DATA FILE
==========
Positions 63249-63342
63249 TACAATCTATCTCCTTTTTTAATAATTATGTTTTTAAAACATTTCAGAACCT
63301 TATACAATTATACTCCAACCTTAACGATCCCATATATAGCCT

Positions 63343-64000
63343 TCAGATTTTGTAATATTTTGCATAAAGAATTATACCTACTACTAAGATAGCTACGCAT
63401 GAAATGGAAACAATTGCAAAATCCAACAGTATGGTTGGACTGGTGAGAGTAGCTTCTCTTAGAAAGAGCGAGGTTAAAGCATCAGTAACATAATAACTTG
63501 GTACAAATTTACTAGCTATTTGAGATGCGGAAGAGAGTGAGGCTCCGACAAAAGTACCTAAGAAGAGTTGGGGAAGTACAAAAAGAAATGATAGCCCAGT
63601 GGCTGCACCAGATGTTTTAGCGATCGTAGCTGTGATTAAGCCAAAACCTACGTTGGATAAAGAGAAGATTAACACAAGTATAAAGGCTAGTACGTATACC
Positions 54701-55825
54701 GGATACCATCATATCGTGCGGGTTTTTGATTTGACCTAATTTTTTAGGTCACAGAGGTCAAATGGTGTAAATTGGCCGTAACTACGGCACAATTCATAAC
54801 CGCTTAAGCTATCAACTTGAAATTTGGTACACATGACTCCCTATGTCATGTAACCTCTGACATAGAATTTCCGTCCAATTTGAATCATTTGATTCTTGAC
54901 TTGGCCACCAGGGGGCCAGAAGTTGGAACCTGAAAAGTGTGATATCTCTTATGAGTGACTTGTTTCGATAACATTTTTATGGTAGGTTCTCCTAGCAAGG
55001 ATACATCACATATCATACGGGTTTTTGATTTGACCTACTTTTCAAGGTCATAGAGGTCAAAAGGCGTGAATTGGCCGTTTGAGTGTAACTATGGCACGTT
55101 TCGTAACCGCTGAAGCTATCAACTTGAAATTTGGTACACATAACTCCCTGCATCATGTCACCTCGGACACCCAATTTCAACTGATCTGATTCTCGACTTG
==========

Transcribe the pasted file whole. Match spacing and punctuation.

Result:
Positions 63249-63342
63249 TACAATCTATCTCCTTTTTTAATAATTATGTTTTTAAAACATTTCAGAACCT
63301 TATACAATTATACTCCAACCTTAACGATCCCATATATAGCCT

Positions 63343-64000
63343 TCAGATTTTGTAATATTTTGCATAAAGAATTATACCTACTACTAAGATAGCTACGCAT
63401 GAAATGGAAACAATTGCAAAATCCAACAGTATGGTTGGACTGGTGAGAGTAGCTTCTCTTAGAAAGAGCGAGGTTAAAGCATCAGTAACATAATAACTTG
63501 GTACAAATTTACTAGCTATTTGAGATGCGGAAGAGAGTGAGGCTCCGACAAAAGTACCTAAGAAGAGTTGGGGAAGTACAAAAAGAAATGATAGCCCAGT
63601 GGCTGCACCAGATGTTTTAGCGATCGTAGCTGTGATTAAGCCAAAACCTACGTTGGATAAAGAGAAGATTAACACAAGTATAAAGGCTAGTACGTATACC
Positions 54701-55825
54701 GGATACCATCATATCGTGCGGGTTTTTGATTTGACCTAATTTTTTAGGTCACAGAGGTCAAATGGTGTAAATTGGCCGTAACTACGGCACAATTCATAAC
54801 CGCTTAAGCTATCAACTTGAAATTTGGTACACATGACTCCCTATGTCATGTAACCTCTGACATAGAATTTCCGTCCAATTTGAATCATTTGATTCTTGAC
54901 TTGGCCACCAGGGGGCCAGAAGTTGGAACCTGAAAAGTGTGATATCTCTTATGAGTGACTTGTTTCGATAACATTTTTATGGTAGGTTCTCCTAGCAAGG
55001 ATACATCACATATCATACGGGTTTTTGATTTGACCTACTTTTCAAGGTCATAGAGGTCAAAAGGCGTGAATTGGCCGTTTGAGTGTAACTATGGCACGTT
55101 TCGTAACCGCTGAAGCTATCAACTTGAAATTTGGTACACATAACTCCCTGCATCATGTCACCTCGGACACCCAATTTCAACTGATCTGATTCTCGACTTG